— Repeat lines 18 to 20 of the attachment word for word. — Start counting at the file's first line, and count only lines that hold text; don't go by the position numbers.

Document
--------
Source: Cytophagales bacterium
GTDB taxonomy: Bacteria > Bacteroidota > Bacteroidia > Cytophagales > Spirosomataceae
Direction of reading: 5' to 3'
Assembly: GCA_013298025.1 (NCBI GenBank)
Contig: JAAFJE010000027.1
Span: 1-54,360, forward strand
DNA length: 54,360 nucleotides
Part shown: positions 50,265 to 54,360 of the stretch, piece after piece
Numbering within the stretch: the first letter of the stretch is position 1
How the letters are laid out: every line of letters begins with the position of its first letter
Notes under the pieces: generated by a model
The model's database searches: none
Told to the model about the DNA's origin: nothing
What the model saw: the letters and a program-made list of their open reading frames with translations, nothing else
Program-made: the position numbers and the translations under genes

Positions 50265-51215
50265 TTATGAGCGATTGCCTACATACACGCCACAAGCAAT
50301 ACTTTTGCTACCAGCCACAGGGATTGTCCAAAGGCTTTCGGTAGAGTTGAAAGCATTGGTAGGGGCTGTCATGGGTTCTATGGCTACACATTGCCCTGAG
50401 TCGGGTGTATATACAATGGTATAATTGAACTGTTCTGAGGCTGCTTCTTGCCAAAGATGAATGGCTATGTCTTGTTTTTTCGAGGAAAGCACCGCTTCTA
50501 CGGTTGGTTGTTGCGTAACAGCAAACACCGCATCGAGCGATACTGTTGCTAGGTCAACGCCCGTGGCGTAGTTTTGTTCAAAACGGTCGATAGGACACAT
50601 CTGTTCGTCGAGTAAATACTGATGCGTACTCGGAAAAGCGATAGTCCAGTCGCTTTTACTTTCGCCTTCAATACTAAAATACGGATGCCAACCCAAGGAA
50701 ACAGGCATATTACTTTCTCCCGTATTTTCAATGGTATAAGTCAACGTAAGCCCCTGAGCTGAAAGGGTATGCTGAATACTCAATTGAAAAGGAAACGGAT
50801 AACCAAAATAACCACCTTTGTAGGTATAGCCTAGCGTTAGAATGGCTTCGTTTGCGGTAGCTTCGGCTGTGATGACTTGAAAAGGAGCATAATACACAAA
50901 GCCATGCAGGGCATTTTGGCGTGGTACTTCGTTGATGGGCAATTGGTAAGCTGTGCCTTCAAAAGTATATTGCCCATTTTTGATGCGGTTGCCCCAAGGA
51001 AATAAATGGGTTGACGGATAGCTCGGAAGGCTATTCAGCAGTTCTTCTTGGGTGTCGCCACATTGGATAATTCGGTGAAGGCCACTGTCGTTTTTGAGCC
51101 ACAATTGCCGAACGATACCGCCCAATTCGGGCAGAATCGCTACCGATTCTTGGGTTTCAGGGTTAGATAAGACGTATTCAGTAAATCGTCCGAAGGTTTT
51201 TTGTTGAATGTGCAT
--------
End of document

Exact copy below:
50301 ACTTTTGCTACCAGCCACAGGGATTGTCCAAAGGCTTTCGGTAGAGTTGAAAGCATTGGTAGGGGCTGTCATGGGTTCTATGGCTACACATTGCCCTGAG
50401 TCGGGTGTATATACAATGGTATAATTGAACTGTTCTGAGGCTGCTTCTTGCCAAAGATGAATGGCTATGTCTTGTTTTTTCGAGGAAAGCACCGCTTCTA
50501 CGGTTGGTTGTTGCGTAACAGCAAACACCGCATCGAGCGATACTGTTGCTAGGTCAACGCCCGTGGCGTAGTTTTGTTCAAAACGGTCGATAGGACACAT